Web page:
Blue Dog losses underscore a demographic shift underway in the Democratic Party toward women and minorities. The non-partisan Cook Political Report predicts white males will make up 46% to 48% of the House Democratic Caucus next year, down from 53% today. (White males make up 86% of the House Republican Caucus, the Cook analysis shows.)
Freshmen in competitive races
One of the most expensive House contests features one of Congress' best-known freshmen.
Florida Republican Rep. Allen West, elected in the Tea Party-fueled wave of 2010, quickly made his mark as a successful fundraiser and a conservative firebrand. The retired Army lieutenant colonel, for example, once estimated that as many as 80 members of Congress were communists.
Headed into Election Day, he was locked in a too-close-to-call race with Democrat Patrick Murphy, a political newcomer whose family owns a construction business.
West has spent more than $13 million to defend his seat to Murphy's $3.4 million, Federal Election Commission records show. Political parties and outside groups pumped in nearly $7 million, according to the non-partisan Sunlight Foundation, which tracks political spending.
In several other races, there were signs of ebbing support for the Republicans swept into office in the 2010 tide.
In New York, GOP Rep. Ann Marie Buerkle tossed out Democratic Rep. Dan Maffei by fewer than 700 votes two years ago. Maffei is back for a rematch, and CQ-Roll Call and the Rothenberg Political Report view Buerkle as one of the nation's most vulnerable Republican incumbents in a Syracuse district that is likely to side with Obama.
In suburban Chicago, meanwhile, outspoken Republican freshman Joe Walsh, who won by 290 votes in 2010, faced a formidable challenge from Democrat Tammy Duckworth, who lost both legs piloting a helicopter in Iraq.
Lawmaker vs. lawmaker
Outside groups have splurged on other competitive races, including the hotly contested battle between Ohio Reps. Betty Sutton, a Democrat, and Republican Jim Renacci, thrown into the same suburban Cleveland district by post 2010-Census redistricting.
Nearly $10 million has flowed into the contest to fuel non-stop television ads that attack Sutton for supporting Obama's health care law and Renacci as an uncaring millionaire.
The other incumbent vs. incumbent contest that pits a Democrat against a Republican is the Iowa showdown between GOP Rep. Tom Latham and Democratic Rep. Leonard Boswell, who have served nine and eight terms in the House, respectively. Much of the election has focused on their extensive records - including Boswell's support for key Democratic initiatives, such as Obama's health care law, which Latham opposed.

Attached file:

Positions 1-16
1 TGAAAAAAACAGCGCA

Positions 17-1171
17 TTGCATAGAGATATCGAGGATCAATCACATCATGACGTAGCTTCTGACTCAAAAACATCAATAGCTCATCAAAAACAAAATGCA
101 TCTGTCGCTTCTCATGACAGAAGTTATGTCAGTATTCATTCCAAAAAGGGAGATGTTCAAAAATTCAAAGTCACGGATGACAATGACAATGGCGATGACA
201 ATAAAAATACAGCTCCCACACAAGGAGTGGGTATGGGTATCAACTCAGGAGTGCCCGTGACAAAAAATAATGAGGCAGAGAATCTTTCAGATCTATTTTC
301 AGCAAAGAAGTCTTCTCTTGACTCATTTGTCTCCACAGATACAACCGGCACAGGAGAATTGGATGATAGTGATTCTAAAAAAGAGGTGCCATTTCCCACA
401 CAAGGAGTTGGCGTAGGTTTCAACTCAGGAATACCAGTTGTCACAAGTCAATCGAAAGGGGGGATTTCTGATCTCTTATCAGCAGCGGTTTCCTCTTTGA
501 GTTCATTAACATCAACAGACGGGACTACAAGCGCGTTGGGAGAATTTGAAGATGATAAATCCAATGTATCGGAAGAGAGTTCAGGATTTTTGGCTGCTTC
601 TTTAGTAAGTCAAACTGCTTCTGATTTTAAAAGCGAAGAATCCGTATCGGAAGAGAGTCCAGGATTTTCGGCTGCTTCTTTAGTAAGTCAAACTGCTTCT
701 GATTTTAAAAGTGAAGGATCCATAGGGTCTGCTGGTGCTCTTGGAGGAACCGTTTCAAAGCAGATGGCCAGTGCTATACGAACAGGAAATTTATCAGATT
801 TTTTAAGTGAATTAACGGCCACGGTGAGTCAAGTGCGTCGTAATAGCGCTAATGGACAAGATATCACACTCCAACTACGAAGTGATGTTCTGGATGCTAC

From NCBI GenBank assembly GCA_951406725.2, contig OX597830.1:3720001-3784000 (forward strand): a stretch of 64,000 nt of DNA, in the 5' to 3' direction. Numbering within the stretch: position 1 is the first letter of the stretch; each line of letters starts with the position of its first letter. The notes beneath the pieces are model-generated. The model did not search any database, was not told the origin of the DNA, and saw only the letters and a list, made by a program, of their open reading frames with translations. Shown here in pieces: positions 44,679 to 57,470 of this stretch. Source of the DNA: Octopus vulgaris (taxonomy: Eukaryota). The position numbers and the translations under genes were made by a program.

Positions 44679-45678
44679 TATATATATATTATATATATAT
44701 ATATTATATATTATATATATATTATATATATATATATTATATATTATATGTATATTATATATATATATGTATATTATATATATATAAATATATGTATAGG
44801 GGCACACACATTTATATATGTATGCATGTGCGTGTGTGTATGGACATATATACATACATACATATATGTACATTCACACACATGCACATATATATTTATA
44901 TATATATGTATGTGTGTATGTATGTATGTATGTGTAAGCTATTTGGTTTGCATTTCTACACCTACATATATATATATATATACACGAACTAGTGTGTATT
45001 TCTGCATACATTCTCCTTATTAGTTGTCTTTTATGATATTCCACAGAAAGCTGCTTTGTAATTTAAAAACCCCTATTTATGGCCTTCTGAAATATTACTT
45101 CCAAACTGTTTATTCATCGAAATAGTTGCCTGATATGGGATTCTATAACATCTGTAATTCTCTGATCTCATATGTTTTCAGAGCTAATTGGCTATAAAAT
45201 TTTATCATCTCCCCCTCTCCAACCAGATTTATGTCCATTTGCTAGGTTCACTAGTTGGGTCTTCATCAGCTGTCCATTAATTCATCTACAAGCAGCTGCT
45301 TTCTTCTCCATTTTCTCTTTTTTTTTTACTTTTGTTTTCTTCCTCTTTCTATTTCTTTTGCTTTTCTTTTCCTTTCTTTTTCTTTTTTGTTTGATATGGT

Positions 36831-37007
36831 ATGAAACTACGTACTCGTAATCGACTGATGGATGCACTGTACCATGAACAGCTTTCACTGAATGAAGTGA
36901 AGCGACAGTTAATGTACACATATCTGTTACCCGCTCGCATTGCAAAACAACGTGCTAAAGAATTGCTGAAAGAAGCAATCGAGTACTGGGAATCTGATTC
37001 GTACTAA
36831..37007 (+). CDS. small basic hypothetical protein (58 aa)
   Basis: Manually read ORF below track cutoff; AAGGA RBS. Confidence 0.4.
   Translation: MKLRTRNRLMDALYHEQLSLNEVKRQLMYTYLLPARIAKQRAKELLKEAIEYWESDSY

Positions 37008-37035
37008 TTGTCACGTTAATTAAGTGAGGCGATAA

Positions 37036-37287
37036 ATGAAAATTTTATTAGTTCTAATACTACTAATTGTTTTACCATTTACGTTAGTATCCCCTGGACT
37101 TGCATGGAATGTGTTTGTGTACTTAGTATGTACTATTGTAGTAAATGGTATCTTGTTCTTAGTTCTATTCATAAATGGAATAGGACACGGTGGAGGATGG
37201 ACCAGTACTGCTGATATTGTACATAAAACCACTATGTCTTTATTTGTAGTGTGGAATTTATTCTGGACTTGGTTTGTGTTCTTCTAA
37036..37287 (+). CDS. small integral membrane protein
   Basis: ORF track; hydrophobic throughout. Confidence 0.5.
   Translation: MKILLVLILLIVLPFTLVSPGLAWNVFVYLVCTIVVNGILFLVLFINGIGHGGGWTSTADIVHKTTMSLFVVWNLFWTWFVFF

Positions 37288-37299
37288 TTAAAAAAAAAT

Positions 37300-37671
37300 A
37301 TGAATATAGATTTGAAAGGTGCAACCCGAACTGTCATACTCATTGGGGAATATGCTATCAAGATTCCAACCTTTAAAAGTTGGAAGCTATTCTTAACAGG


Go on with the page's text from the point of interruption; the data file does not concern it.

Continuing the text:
Nowhere has the lawmaker-against-lawmaker conflict been more intense than the race between Democratic Reps. Brad Sherman and Howard Berman, fighting for the same San Fernando Valley seat in California. A debate last month turned into a physical confrontation.
Berman, the top Democrat on the House Foreign Affairs Committee, has had the support of California's Democratic leadership against Sherman, known for his tireless retail politics.
Veterans in tough battles
In a closely watched Massachusetts race, Richard Tisei, an openly gay Republican, has gained on eight-term Democratic Rep. John Tierney. Tierney has been politically damaged by the legal troubles of his wife and her family, related to an offshore gambling operation.
In Minnesota, Rep. Michele Bachmann, a Tea Party favorite who gained fame with her short-lived bid for this year's Republican presidential nomination, faces a close re-election battle against Democrat Jim Graves, a wealthy hotelier who has put some of his own money into the campaign.
In neighboring Iowa, another conservative Republican, Rep. Steve King, faced off against another politician with a well-known name - Democrat Christie Vilsack, the state's former first lady and the wife of U.S. Agriculture Secretary Tom Vilsack. The political parties and outside groups have dumped millions into the race, making it one of the most competitive fights King has faced in his five terms in the House.
One House veteran in the spotlight was expected to win easy re-election: Rep. Jesse Jackson, Jr., D-Ill., who has been on medical leave since June. He has undergone treatment for bipolar disorder and gastrointestinal problems.
Jackson also has been the subject of two investigations. A House ethics committee probe has examined whether he raised campaign money for then-governor Rod Blagojevich in the hopes of winning appointment to Obama's old Senate seat. Jackson has denied any wrongdoing. The Wall Street Journal, meanwhile, has reported that Jackson is under federal investigation for allegedly using campaign money to decorate his house.
Rise of minority candidates?
In Utah, Mia Love vied to make history. If elected, the small-city mayor would become the first black, female Republican in Congress. To do so, Love would have to defeat veteran Rep. Jim Matheson, the only Democrat in the state's delegation and the son of a former Utah governor.
Republicans have gone to bat for Love, the daughter of Haitian immigrants, giving her a prominent speaking role at the party's national convention in Tampa and helping her raise campaign money. The Saratoga Springs mayor could be aided by Mitt Romney at the top of the ticket, which is likely to drive turnout in Utah, where many voters share his Mormon faith.
In California, two Latino Democrats are in competitive races against GOP incumbents. Jose Hernandez, a former astronaut, is challenging freshman Rep. Jeff Denham, while physician Raul Ruiz, a farmworker's son who went on to earn three Harvard degrees, is taking on veteran Rep. Mary Bono Mack.